Posts tagged ‘furniture’

26 September, 2011

The Writer’s Wall

Rustic furniture. Typography. Writers. White wooden floors.


(with thanks to my ideal home)

10 October, 2010

Project: Bed

After just over two months of living it student/squatter-like on a mattress on the ground, I finally have a bed! There has been a lot of painting, sponging, drying, sanding, dusting, and yet more painting, sponging etc. to get the finish I was after. But I’m happy with the results. And it’s an absolute joy to be elevated for the night’s rest and to finally have my bedroom in order.  Oh, and my chair is standing in very nicely as a bedside table.



22 August, 2010

Project: Chair

On a budget and with a specific look in mind for my furniture (shabby chic, provençal/scandinavian beach hut), I’ve been haunting antique/junk/vintage warehouses, and spending not a little amount of time in hardware stores, getting to know products, techniques and picking up tips from staff.

After much research, I decided on a whitewash which needed to be ordered from Sydney. One weekday morning, I turned up before work, suited, to a factory office in Canberra’s industrial district, to pick up the paint. The rather large bloke manning the office looked surprised by my attire but did not blink an eye when taking payment. As I struggled manfully to get the 10 litre tub the fifty metres to my car, I imagine he looked quite amused.

An unfortunate collision between one of my fingers and a serrated knife meant I won’t be able to tackle my bedframe for a few weeks, I’m estimating. But I experimented with a chair I picked up recently for a song at an antique store.

I’m quite pleased with the results.



14 July, 2010

My sofa

Poeten by Finn Juhl.

Cute, compact and its lines put me in mind of a little laughing monster with its arms outstretched for a hug.

Perhaps I simply have an overactive imagination.

Images from here.

15 June, 2010

Bloomin’ Interiors

I’ve clearly got blooms on the brain as these three images caught my eye and have stayed with me during the last few days.

The gorgeous bloom-inspired chair and table are by Kenneth Cobonpue and the apartment interior with its free-form painting (abstract blossoms?) is taken from here.

6 May, 2010

Florence Broadhurst

Ms Broadhurst was quite the gel.  A one-time singer, comedienne, painter, printmaker, teacher, businesswoman, arts academy director and general lady-about-town, she was murdered in Sydney during the 1970s.  The fact that her murderer has never been found adds a noir touch to a fabulous, full life.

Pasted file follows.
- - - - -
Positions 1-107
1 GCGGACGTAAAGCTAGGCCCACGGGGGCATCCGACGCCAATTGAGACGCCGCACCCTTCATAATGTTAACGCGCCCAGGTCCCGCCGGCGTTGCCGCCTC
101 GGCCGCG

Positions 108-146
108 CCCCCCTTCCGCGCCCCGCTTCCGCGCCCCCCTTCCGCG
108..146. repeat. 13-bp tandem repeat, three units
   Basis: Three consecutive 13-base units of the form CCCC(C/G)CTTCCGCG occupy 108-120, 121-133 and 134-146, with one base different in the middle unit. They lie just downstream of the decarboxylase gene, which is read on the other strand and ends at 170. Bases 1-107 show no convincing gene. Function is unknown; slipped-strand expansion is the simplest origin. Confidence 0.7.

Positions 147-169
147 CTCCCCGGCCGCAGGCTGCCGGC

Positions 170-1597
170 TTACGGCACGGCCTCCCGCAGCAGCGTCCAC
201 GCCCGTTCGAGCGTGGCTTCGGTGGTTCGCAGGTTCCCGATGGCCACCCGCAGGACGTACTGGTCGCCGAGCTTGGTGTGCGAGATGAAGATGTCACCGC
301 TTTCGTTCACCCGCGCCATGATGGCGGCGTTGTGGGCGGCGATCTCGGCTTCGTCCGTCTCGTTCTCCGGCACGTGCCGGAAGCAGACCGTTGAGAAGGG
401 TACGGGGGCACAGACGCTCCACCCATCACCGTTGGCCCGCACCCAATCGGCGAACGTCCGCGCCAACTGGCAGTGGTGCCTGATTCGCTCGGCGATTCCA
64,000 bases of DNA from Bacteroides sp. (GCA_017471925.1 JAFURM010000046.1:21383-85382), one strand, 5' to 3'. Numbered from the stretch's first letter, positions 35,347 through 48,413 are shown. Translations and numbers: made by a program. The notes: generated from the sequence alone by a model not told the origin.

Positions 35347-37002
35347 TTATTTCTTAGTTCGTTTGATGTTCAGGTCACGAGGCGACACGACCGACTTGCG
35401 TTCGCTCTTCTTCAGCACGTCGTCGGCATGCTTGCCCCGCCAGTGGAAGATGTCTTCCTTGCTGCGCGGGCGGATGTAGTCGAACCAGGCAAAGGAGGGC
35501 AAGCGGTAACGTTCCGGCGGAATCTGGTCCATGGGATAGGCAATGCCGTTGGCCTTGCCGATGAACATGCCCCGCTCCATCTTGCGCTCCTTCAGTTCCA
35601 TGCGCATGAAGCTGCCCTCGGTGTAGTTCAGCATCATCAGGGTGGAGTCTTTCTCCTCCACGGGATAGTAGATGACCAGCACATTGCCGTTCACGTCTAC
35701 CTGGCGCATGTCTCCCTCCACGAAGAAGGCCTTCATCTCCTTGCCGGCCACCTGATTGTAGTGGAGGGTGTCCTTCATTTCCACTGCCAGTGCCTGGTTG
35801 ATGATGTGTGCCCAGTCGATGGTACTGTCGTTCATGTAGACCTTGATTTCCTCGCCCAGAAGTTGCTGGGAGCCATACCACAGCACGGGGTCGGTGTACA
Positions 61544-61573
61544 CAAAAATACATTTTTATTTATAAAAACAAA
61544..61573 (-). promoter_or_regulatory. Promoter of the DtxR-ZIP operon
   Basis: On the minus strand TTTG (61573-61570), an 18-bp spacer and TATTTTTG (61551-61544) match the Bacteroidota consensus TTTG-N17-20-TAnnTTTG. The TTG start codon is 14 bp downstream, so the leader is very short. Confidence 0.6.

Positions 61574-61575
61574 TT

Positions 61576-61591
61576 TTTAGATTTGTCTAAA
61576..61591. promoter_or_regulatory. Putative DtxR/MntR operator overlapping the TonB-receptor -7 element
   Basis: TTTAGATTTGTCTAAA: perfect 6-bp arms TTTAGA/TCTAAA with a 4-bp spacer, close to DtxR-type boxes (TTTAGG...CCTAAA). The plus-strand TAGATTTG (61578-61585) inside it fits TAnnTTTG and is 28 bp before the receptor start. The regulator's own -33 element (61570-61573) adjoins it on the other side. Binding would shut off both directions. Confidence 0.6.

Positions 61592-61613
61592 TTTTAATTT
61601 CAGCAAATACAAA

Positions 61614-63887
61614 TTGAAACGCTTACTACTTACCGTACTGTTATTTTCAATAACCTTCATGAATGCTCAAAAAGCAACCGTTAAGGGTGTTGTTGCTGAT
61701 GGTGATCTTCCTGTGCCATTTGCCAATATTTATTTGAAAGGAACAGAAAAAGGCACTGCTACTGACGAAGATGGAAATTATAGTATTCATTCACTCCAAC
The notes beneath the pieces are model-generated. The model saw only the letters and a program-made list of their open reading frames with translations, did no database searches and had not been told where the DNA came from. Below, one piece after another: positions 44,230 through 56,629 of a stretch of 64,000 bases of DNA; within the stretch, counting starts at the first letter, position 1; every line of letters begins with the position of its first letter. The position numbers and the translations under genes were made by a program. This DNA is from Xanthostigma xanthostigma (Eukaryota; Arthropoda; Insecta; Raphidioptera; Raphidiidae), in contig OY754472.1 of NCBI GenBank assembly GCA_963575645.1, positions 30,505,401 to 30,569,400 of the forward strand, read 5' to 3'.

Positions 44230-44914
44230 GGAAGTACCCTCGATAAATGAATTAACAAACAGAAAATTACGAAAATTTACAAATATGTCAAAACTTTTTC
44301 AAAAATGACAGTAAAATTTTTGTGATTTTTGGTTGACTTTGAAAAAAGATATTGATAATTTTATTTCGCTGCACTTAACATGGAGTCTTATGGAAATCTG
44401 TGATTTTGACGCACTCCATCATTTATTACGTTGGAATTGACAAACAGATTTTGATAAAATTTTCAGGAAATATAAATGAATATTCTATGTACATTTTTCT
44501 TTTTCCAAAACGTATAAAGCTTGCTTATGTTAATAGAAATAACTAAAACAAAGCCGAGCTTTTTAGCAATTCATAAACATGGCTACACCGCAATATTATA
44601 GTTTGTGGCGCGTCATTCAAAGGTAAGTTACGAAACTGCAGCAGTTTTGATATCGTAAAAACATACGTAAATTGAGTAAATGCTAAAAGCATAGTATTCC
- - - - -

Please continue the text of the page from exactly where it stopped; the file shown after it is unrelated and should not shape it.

Florence in Shanghai

(Image taken from here)

But design-wise, she is probably best known for putting Australia on the interiors map in the 1950s with her glamorous, modern wallpaper designs.  Good design never goes out of fashion or if it does, it soon cycles back.  After some decades in the wilderness, a recent revival has meant that her work is still beautifying interiors throughout the globe.

(Patterns from here, interior photos from here, here and here.)

4 May, 2010

Rule Britannia

Wow, it’s May already.  And Britain goes to the polls in two days’ time.

What better way to celebrate a likely new Prime Minister, and the country which gave us Winston Churchill, the Westminster system of Parliament and Yes, Minister than with these fabulous Union Jack armchairs, one for m’lud and the other for m’lady.

I can’t decide which one I like better.

Armchairs from here.

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3 May, 2010


Rustic has always been a favourite word of mine.  It brings to mind images of French vineyards, rough-hewn benches and tables, laid out with peasant fare (slabs of cheese, hearty bread loaves, tomatoes straight from the vine, freshly creamed butter, strong wine and / or cider which smells like old socks and knocks you out for nought about five seconds after your first draught) and peopled by gap-toothed, sunburned, salt-of-the-earth… err… beret-sporting peasants (French maybe, or perhaps, Basque).

But enough indulgent stereotyping!

Greg Hatton makes beautiful, functional, modern and yes, rustic objects and landscapes from ‘reclaimed materials, found objects and introduced trees that cause land degradation.’ The last being a real problem in this country as trees like elms and poplars which are native to Europe or North America require more water than Australia’s drought-stricken environment can afford.

You can see more of his work here.